New t11 parachute (atps)

Crusader74

Verified Military
Verified Military
Joined
Oct 24, 2006
Messages
2,759
http://www.airborne-sys.com/pdfs/T-11ATPS.pdf


ATPS MAIN PARACHUTE SYSTEM
The ATPS operates in a combat environment of 500 feet (+/-125 feet) AGL minimum planned
altitude, deployed from aircraft traveling at speeds of 130-150 Knots Indicated Airspeed (KIAS). The
Rate-of-Descent at 375 ft. (115 m.) below the aircraft has been reduced to 18 ft/sec (4.48 m/sec) for a
jumper with an All Up Weight (AUW) of 382 lbs. (173.2 kg.), compared to the T-10 at 21 ft/sec (6.40
m/sec.).

The ATPS harness includes main and reserve attachments, which align the parachute opening
forces along the long axis of the jumper’s body thereby reducing spinal injuries. In comparison with
the T-10, this system has a 25% reduced rate-of-descent which will result in a 40% reduction in
impact energy causing significantly fewer landing injuries. The ATPS main parachute deployment
system is a unique, drogue/sleeve deployment method (developed in-house).


MAIN PARACHUTE SUB-SYSTEM
The ATPS main parachute is a highly modified and refined version of the cross/cruciform planform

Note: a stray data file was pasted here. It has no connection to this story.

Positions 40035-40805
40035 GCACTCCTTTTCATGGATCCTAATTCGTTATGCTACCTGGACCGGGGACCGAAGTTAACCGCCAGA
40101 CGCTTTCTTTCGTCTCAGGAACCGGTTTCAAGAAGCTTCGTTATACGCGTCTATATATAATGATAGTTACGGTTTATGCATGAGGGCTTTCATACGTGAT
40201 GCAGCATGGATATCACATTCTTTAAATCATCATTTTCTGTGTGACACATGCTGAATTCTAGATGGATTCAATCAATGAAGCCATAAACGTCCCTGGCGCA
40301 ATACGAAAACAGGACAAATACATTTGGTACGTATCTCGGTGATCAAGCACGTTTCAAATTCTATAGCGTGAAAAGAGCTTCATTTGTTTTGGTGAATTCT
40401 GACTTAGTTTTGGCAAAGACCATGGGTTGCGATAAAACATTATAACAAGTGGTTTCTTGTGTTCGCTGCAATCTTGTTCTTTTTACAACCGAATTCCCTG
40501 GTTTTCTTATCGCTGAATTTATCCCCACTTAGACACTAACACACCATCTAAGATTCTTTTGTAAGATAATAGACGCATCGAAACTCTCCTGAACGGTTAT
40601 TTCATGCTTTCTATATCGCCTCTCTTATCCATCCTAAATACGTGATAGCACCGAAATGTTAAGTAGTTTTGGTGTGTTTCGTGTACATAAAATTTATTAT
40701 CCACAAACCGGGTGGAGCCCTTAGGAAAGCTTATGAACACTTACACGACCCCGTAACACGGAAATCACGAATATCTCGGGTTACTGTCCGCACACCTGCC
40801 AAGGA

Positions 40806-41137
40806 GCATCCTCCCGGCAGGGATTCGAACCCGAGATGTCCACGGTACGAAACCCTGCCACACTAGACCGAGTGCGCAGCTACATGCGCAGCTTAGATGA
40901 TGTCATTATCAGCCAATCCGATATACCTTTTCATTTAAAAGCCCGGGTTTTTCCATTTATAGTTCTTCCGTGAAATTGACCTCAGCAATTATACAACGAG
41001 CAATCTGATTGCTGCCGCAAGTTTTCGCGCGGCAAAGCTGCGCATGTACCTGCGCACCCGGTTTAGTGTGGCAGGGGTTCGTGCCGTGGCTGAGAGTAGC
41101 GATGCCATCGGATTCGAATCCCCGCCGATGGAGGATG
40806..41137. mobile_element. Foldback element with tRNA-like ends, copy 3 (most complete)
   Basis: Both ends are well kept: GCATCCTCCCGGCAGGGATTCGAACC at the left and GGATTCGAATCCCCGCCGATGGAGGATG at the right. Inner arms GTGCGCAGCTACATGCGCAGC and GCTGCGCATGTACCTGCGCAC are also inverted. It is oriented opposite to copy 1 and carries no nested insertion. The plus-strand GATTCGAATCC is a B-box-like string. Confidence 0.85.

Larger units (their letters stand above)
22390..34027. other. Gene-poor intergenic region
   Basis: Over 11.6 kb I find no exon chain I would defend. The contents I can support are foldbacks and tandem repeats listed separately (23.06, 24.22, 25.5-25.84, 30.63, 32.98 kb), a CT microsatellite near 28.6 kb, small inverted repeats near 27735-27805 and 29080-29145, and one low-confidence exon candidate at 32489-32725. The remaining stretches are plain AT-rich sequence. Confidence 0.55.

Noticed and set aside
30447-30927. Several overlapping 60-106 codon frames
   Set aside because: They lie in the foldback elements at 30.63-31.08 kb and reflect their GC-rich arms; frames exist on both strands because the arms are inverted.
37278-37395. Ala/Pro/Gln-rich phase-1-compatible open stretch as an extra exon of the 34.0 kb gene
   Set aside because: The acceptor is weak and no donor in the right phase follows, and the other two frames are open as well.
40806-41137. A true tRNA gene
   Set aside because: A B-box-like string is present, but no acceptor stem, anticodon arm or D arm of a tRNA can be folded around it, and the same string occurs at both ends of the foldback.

parachute. The ATPS main parachute exploits two of the most important characteristics of cross
parachutes: inherent stability and inherent gentle opening.
However, it differs from the conventional cross as follows:
Significantly lower aspect ratio
Significantly shorter suspension lines
Materials
The main characteristics of the ATPS Main Parachute are:
SPECIFICATIONS:
Part Number : 990109-0
System Assembly Weight : 50 lb (22.7 kg)
All Up Weight (AUW) : 382 lb (173.2 kg)
Rate of Descent : 18 fps (382 lb AUW)
Minimum Deployment Altitude : 500 ft (152.4 meters)
Maximum Deployment Speed : 150 knots


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AWP

Formerly Known as Freefalling
SOF Support
Joined
Sep 8, 2006
Messages
15,899
Location
Not Afghanistan
The ATPS main parachute deployment system is a unique, drogue/sleeve deployment method (developed in-house).

The more things change, the more they stay the same. Sleeves were used in sport rigs back in the 60's to stage the openings, slowing them down and helping to reduce lineovers.
 
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